The Skyscraper Museum is devoted to the study of high-rise building, past, present, and future. The Museum explores tall buildings as objects of design, products of technology, sites of construction, investments in real estate, and places of work and residence. This site will look better in a browser that supports web standards, but it is accessible to any browser or Internet device.
Gail Fenske Lecture
THE WOOLWORTH BUILDING: HIGHEST IN THE WORLD
May 7, 2013
On July 1st, 1912, structural ironworkers topped off the Woolworth Building's steel frame with an American flag and New Yorkers celebrated the "Highest in the World." Yet the project had started out as a mere 20-story office building. Only after Frank W. Woolworth's disjointed process of parcel acquisition and Cass Gilbert's erratic, protracted sequence of design did the Woolworth Building's spectacular 792-foot high tower rise to command its surroundings.
And while both Gilbert and Woolworth participated in the day's obsession with big spatial ideas, Gilbert had romantically aspired to build the world's tallest tower and Woolworth simply to erect a "giant signboard" to advertise his chain of stores around the world. How did Gilbert and Woolworth negotiate such aims with the realities of the marketplace to construct what the New York Times called "The World’s Greatest Skyscraper"?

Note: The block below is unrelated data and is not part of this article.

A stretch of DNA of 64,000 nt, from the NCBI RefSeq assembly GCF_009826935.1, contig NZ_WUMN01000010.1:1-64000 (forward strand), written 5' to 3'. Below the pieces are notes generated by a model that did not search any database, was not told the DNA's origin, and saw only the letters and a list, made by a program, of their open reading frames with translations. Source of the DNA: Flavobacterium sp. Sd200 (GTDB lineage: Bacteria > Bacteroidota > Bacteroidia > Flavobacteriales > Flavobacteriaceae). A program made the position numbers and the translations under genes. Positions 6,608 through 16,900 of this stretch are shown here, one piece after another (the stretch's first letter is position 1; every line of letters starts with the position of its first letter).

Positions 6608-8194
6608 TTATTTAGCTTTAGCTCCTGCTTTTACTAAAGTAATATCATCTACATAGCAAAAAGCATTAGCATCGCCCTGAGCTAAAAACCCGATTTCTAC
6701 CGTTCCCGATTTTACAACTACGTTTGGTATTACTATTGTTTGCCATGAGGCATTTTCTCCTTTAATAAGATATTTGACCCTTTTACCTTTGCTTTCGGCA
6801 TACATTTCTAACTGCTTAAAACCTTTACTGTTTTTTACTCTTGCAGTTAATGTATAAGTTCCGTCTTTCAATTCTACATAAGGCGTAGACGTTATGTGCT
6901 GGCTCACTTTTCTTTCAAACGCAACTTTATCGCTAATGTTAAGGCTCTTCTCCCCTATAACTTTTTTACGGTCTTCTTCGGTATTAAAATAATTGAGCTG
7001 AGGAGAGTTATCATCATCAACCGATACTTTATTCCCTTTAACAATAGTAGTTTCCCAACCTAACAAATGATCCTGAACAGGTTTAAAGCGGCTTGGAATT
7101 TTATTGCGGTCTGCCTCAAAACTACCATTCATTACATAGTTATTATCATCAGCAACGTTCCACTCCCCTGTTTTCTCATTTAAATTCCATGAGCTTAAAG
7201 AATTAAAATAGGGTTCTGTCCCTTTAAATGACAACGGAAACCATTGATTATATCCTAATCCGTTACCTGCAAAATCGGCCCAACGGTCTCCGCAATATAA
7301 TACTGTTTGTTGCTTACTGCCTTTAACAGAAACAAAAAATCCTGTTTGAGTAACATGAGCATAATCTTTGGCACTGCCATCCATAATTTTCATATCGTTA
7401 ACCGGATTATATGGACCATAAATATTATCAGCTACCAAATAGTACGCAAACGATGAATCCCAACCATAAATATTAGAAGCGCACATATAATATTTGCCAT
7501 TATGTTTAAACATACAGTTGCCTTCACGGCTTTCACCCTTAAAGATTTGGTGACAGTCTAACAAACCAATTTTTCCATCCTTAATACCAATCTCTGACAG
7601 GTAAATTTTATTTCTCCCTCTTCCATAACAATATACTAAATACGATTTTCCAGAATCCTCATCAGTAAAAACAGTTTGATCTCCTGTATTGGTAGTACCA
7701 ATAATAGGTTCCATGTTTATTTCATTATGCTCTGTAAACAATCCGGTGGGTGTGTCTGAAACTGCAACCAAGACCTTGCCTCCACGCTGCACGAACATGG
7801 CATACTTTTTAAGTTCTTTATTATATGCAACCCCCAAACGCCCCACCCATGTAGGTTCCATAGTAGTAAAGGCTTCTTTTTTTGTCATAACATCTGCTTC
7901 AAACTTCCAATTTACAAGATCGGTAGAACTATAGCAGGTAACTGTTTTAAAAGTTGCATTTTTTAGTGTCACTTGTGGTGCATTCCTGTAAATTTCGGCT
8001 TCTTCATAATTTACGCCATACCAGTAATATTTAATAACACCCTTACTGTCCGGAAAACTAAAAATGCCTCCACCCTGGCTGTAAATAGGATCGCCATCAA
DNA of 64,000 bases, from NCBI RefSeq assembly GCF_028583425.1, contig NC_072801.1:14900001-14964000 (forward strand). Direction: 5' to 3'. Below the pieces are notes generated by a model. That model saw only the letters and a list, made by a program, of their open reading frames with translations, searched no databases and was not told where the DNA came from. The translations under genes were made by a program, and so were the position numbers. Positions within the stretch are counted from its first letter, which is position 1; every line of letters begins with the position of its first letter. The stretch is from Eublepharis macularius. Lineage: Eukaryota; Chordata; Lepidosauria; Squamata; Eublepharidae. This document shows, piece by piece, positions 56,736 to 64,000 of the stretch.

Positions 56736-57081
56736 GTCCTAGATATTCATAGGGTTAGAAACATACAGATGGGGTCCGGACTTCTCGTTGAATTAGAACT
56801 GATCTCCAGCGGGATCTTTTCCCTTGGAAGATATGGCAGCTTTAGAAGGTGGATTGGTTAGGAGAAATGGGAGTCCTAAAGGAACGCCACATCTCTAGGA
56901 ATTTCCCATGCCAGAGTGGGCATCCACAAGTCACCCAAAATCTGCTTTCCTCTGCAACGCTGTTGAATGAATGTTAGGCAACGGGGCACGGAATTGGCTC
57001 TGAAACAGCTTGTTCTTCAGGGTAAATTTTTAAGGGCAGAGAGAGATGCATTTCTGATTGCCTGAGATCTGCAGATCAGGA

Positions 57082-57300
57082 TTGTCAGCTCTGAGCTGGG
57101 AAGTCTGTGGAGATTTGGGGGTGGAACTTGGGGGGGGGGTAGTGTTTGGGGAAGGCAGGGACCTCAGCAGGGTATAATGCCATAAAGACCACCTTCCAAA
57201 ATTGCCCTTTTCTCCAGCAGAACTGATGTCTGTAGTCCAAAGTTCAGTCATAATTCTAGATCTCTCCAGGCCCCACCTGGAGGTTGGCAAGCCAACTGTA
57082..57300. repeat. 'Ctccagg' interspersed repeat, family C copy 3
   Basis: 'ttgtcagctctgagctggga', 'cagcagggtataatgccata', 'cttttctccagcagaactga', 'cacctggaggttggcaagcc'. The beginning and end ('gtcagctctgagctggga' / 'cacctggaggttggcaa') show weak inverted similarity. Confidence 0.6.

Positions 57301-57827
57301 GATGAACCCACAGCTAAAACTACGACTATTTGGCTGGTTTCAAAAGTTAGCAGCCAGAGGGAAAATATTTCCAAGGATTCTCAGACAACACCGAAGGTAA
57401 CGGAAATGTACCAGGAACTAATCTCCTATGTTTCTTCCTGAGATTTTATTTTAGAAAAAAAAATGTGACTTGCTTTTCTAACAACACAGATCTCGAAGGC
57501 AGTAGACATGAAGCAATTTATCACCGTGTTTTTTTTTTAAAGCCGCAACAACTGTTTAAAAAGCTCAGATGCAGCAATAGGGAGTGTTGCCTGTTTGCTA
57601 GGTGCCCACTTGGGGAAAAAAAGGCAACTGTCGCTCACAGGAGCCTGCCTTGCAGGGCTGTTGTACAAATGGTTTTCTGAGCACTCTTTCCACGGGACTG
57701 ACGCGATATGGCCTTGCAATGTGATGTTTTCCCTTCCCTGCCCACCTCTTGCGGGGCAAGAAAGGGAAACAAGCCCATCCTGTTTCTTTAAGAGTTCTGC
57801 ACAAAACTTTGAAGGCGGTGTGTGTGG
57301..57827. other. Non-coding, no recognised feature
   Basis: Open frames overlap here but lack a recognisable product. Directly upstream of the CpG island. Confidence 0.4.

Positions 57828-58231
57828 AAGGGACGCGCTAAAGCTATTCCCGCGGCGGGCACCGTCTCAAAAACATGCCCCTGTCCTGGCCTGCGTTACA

Gail Fenske is author of The Skyscraper and the City: The Woolworth Building and the Making of Modern New York (University of Chicago Press, 2008). She is professor of architecture in the School of Architecture, Art & Historic Preservation at Roger Williams University, and has taught as a visiting professor at Cornell, Wellesley, and MIT. She is also a licensed architect and has practiced architecture in Boston and New York. She holds a Ph.D. in the history, theory, and criticism of architecture from MIT.
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The exhibitions and programs of The Skyscraper Museum are supported by public funds from the New York City Department of Cultural Affairs and the New York State Council on the Arts, a State Agency.